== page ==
In addition to many compliance requirements facing software developers involved in the software development process, there are additional professional guidelines, such as the Open Web Application Security Project (OWASP) Code of Ethics and CWE/SANS that are often leveraged as well.

How does your software development lifecycle assessment stand in comparison to the industry expectations? Do they include policies, processes and procedures to ensure that internally-developed applications are not vulnerable?

Whatever your current posture is with secure coding principles, organizations looking to implement a compliant practice should ensure that (at minimum) these potential threats are accounted for:

– Injection Flaws (SQL, OS and LDAP Injection)
– Cross-site Scripting (XSS)
– Broken Authentication and Session Management
– Insecure Direct Object References
– Cross-site Request Forgery (CSRF)
– Security Misconfiguration
– Failure to Restrict URL Access
– Un-validated Redirects and Forwards
– Insecure Cryptographic Storage
– Insufficient Transport Layer Protection

Praetorian Secure has developed and implemented a comprehensive program regarding software assessment, development and secure coding guidelines and training, which encompasses the categories and supporting activities listed below. These policy directives will be fully enforced through analysis to ensure that the software development and secure coding guidelines and training initiatives are executed in a formal manner and on a consistent basis.

Secure coding is much more than just reviewing code via manually or with automated tools – rather, it is a fundamental component of the entire software development lifecycle and related processes. As part of developing software based on secure coding techniques, there is a plethora of malicious vulnerabilities and threats that pose significant dangers to internally developed software platforms upon which our customers rely on. These threats are continually sought and identified on an annual basis by the Open Web Application Security Project (OWASP), and as such, developers and all other relevant personnel in the development of software are to have a comprehensive understanding and in-depth of knowledge of these vulnerabilities.

Additionally, while many of the vulnerabilities can be eliminated with secure coding techniques, other critical processes and procedures must also be initiated by network engineers and other IT staff for ensuring the security of internally developed software platforms.

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State of the Union Sounded Like State of Security

SOTU State of Security (SOTU SOS)

While many pundits and political experts from the various news stations came across my television to speculate on the major topics our Commander-In-Chief would touch on during his State of the Union (SOTU) address, none thought he would focus as much attention as he did on the subject of Cybersecurity.

Understanding the obvious technological advancements we have made since President(s) Reagan, Bush Sr., and Bill Clinton were in office, it was somewhat shocking (and reassuring) to hear the President of the United States speak about the importance of preventing hackers from stealing Personally Identifiable Information (PII), taking a stance against identity theft, and protecting our children’s information from falling into the wrong hands via the World Wide Web.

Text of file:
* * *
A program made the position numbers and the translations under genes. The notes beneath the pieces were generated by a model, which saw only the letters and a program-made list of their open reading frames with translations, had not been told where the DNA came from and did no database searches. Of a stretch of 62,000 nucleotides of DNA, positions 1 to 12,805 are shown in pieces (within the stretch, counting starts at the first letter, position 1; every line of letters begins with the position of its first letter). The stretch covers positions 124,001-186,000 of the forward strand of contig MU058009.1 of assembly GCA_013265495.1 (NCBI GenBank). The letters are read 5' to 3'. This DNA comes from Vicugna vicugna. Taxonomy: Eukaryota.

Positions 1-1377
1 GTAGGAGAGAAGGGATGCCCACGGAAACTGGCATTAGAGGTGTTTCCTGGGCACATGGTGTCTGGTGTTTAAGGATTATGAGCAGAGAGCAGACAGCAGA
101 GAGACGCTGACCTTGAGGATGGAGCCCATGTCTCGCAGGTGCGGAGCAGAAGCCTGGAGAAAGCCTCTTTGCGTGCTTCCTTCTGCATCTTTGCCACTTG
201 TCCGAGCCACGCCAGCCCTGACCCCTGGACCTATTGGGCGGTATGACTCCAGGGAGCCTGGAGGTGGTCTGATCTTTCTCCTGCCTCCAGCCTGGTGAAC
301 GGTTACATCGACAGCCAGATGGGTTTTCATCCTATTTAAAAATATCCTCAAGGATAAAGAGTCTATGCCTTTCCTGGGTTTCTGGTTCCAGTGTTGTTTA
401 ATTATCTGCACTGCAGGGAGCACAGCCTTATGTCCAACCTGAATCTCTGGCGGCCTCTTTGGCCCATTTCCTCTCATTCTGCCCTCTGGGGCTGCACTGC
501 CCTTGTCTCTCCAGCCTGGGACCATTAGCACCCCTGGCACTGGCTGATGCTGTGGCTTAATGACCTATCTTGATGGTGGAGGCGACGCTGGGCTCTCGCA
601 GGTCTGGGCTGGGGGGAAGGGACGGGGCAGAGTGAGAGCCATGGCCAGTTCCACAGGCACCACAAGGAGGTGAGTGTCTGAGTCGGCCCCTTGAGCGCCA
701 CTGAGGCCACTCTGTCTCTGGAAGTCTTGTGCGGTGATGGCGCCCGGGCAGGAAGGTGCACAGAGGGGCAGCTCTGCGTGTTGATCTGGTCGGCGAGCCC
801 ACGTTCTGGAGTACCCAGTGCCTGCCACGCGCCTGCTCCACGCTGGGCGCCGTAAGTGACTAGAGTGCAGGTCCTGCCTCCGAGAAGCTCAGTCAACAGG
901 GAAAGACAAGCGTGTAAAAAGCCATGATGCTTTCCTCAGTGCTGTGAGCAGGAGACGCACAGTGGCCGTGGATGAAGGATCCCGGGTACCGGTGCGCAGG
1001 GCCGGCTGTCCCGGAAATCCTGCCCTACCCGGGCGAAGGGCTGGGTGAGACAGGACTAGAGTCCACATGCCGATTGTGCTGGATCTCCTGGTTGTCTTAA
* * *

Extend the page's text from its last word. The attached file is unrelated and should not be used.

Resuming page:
Sure, as CEO of Praetorian Secure, my message to just about anyone who will listen focuses on these same topics, but for the “most powerful man in the free-world” to focus on it as a key part of the SOTU certainly would suggest it has presented itself as a major challenge for all people in all places.

In the past, several politicians (even this same President) have publicly acknowledged the need for cybersecurity improvements within the “critical infrastructure” of our nation, but I fail to recall an instance where anyone has managed to make it so personal. He spoke of common threats that affect the average citizen and not just the large business down the road. In fact, he spoke of establishing a national standard that would call for businesses to contact customers and aptly notify them when potential security breaches have occurred instead of remaining “tight lipped” and pointing the blame to another company and/or individual.

Another interesting aspect of his speech revolved around his statement “No foreign nation, no hacker, should be able to shut down our networks, steal our trade secrets, or invade the privacy of American families, especially our kids. We are making sure our government integrates intelligence to combat cyber threats, just as we have done to combat terrorism.”

This may seem very vague to the average citizen, I can honestly look upon as being an honest well intended statement of fact. As it so happens, for many years our federal government has had multiple compliance initiatives spanning across a variety of agencies with little to no reciprocation occurring between these same agencies. As an example, a system operating within the United States Air Force (USAF) would need to meet the Certification and Accreditation (C&A) requirements of the Department of Defense Information Assurance Certification and Accreditation Process (DIACAP /RMF), while this same system introduced into the Food and Drug Administration (FDA) would need to meet the certification requirements of NIST SP 800-53.